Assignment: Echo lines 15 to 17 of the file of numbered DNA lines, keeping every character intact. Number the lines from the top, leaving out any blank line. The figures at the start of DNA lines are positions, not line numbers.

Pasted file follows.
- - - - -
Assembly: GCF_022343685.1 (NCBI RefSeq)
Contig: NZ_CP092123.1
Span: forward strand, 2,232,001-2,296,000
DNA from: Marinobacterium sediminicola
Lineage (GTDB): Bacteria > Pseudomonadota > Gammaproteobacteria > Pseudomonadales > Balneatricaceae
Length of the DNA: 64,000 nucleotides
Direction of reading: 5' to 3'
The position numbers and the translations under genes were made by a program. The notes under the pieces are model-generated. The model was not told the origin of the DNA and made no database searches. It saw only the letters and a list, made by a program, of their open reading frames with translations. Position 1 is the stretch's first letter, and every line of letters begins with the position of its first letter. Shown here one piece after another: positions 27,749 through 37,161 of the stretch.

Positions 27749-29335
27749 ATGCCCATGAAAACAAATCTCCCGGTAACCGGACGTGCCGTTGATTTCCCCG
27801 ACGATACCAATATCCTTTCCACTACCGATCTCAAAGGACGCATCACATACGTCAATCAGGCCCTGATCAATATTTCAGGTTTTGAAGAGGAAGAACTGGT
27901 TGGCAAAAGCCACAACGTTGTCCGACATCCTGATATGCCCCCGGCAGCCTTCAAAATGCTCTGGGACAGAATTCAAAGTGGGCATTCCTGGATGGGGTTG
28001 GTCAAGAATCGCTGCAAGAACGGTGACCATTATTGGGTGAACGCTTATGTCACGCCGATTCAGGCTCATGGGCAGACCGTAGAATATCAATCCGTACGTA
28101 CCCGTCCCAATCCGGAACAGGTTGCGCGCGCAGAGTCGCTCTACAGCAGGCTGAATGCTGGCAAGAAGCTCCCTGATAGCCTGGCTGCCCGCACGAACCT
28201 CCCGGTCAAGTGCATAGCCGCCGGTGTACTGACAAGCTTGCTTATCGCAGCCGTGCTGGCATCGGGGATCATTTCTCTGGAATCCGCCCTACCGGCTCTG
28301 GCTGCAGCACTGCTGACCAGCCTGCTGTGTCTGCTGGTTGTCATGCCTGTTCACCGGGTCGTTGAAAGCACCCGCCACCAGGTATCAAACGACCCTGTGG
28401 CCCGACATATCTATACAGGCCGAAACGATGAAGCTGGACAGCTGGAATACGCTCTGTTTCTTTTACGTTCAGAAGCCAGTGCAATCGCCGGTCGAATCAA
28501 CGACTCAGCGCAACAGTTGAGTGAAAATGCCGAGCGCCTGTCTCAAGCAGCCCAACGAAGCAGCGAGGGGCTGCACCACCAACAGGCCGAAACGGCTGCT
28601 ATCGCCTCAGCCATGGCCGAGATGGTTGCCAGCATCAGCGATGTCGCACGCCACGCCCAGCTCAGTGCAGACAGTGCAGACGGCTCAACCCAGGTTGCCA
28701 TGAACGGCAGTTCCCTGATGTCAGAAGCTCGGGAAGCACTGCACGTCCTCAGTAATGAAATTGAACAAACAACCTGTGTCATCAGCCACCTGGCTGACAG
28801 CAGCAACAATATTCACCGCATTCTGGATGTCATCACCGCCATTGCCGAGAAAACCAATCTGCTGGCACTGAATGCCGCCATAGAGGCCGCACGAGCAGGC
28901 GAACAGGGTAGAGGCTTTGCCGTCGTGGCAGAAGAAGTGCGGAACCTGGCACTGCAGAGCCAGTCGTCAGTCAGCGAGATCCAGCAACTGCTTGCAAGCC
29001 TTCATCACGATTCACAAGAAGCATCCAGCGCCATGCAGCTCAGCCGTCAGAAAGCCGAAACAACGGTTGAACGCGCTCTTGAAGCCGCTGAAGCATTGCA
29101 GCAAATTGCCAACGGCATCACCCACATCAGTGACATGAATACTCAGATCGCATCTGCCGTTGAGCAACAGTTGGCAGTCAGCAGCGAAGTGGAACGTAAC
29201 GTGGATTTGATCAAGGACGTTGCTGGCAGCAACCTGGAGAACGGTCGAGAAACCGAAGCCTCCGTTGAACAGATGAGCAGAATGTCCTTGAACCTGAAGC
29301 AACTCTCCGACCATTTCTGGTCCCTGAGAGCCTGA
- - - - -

28201 CCCGGTCAAGTGCATAGCCGCCGGTGTACTGACAAGCTTGCTTATCGCAGCCGTGCTGGCATCGGGGATCATTTCTCTGGAATCCGCCCTACCGGCTCTG
28301 GCTGCAGCACTGCTGACCAGCCTGCTGTGTCTGCTGGTTGTCATGCCTGTTCACCGGGTCGTTGAAAGCACCCGCCACCAGGTATCAAACGACCCTGTGG
28401 CCCGACATATCTATACAGGCCGAAACGATGAAGCTGGACAGCTGGAATACGCTCTGTTTCTTTTACGTTCAGAAGCCAGTGCAATCGCCGGTCGAATCAA